ANGRY motorists whose cars have been damaged by a “crater” in Northumberland could cost a council thousands of pounds.
A pothole said to have been 4ft wide appeared on the main road into Rothbury on Monday. As many as 28 cars which hit it have apparently been damaged.
Anger has been voiced at the time taken by highways authority Northumberland County Council to fill the hole.
Now, it could be facing a bill for thousands of pounds as those motorists prepare to lodge claims with the authority for the cost of repairs.
The hole on the B6341, which links Rothbury with the A697 at New Moor House crossroads, first appeared on Monday.
County councillor for Rothbury Steven Bridgett says the hole grew to approximately 4ft wide at one point and likened it to a “crater”.
Coun Bridgett has had 16 complaints from motorists who hit the hole after failing to spot it until the last minute on the unlit road. He believes 28 cars have been damaged in total.
County council road bosses were made aware of the hole by officers from Northumbria Police, who attended the scene after cars were damaged.
Workers have now put in a temporary repair to the pothole, with a longer lasting solution to follow.
But Coun Bridgett said the authority should have repaired the hole earlier given that it was first spotted on Monday.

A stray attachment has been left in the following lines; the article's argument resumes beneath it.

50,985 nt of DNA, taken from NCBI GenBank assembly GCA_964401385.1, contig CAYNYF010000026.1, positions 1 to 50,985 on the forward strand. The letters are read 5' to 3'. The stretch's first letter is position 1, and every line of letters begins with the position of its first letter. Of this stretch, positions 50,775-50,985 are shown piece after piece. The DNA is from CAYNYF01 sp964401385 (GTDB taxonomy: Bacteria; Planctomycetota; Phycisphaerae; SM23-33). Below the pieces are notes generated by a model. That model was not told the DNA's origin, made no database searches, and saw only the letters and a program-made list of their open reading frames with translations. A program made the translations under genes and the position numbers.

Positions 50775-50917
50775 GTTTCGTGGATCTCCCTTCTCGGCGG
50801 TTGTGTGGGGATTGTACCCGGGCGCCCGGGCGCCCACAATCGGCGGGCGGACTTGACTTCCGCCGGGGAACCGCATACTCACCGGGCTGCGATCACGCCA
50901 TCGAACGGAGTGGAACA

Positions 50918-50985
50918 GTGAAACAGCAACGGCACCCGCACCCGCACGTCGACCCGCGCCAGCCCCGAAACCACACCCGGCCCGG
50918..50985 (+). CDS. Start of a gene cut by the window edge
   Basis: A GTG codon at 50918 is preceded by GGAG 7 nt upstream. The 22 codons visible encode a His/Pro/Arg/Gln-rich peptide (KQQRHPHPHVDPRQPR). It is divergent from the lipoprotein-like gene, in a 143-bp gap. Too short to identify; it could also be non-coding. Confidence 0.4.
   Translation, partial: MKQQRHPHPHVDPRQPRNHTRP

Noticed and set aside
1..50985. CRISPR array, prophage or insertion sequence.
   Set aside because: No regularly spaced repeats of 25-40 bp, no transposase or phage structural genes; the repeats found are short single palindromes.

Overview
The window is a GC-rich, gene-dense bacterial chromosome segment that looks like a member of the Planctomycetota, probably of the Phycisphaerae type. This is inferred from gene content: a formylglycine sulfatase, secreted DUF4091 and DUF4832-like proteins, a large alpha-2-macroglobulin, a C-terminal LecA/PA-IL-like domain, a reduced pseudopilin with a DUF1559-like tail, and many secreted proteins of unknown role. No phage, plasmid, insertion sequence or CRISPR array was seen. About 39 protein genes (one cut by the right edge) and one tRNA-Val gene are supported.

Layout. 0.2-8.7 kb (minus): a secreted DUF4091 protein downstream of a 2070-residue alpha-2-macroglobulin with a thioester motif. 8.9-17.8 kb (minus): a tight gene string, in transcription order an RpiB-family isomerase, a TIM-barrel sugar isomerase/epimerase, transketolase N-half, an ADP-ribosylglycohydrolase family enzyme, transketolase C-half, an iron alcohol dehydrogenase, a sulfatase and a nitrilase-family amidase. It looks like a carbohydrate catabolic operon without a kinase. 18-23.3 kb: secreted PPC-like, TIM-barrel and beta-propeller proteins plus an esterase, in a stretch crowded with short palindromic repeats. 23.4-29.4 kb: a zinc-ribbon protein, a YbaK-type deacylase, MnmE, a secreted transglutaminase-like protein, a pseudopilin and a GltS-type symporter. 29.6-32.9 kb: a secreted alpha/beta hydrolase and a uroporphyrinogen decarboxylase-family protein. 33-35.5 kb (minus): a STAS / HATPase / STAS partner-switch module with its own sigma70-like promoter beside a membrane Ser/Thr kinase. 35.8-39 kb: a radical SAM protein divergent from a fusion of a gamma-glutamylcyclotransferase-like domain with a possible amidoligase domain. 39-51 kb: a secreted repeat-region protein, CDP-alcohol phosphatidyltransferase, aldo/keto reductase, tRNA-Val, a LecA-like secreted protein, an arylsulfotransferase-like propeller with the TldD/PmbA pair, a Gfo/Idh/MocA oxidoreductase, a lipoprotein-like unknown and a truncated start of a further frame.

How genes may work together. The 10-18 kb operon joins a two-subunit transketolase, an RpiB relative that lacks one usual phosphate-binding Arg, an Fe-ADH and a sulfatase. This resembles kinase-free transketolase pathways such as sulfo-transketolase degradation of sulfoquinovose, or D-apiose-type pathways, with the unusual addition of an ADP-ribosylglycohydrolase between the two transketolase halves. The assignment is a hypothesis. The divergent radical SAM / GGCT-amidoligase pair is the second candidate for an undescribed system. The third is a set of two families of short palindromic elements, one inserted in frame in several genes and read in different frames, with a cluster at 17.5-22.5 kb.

Inspections of the route are supposed to take place every day as it is now the main road into the village, following the closure of the B6344 after a landslip.
Coun Bridgett is encouraging people whose cars were damaged to lodge claims with the authority for the cost of repairs.
He said claims could run to thousands of pounds in all. It should never have been allowed to get to that stage,” the councillor added. “It is the main road out of Coquetdale, it should be made a priority.
“If the council has been negligent in carrying out repairs, those residents may have a case.”
Jan Todd, who is reliant on a scooter due to a disability, was one of those to suffer damage.
Mrs Todd, 55, who lives on a farm at Thropton, drives a motability vehicle which is equipped with a hoist for lifting her scooter.
The vehicle’s tyre and wheel suffered more than £1,000 of damage and it is likely to be off the road for two weeks.
Mrs Todd faces being housebound until her vehicle is repaired.
She uses it to collect morphine from a pharmacy, a task her husband will have to take time off work to do instead.
Mrs Todd, who also says the jolt she received when her car hit the pothole worsened the pain she already suffers, declared: “I am very angry.
“I get enough pain without getting extra pain because they can not be bothered to fill a pothole.”
A council spokeswoman said: “We have been carrying out temporary repairs since yesterday and we made the road safe for vehicles.
“We have some patching work planned for the next few days that will be a more permanent solution to the defects.
“The local highway inspector is inspecting the road at least once a day.
“And yesterday he inspected that section of road three times at 9am, 11am and 3pm.”
We have been carrying out temporary repairs since yesterday and we made the road safe for vehicles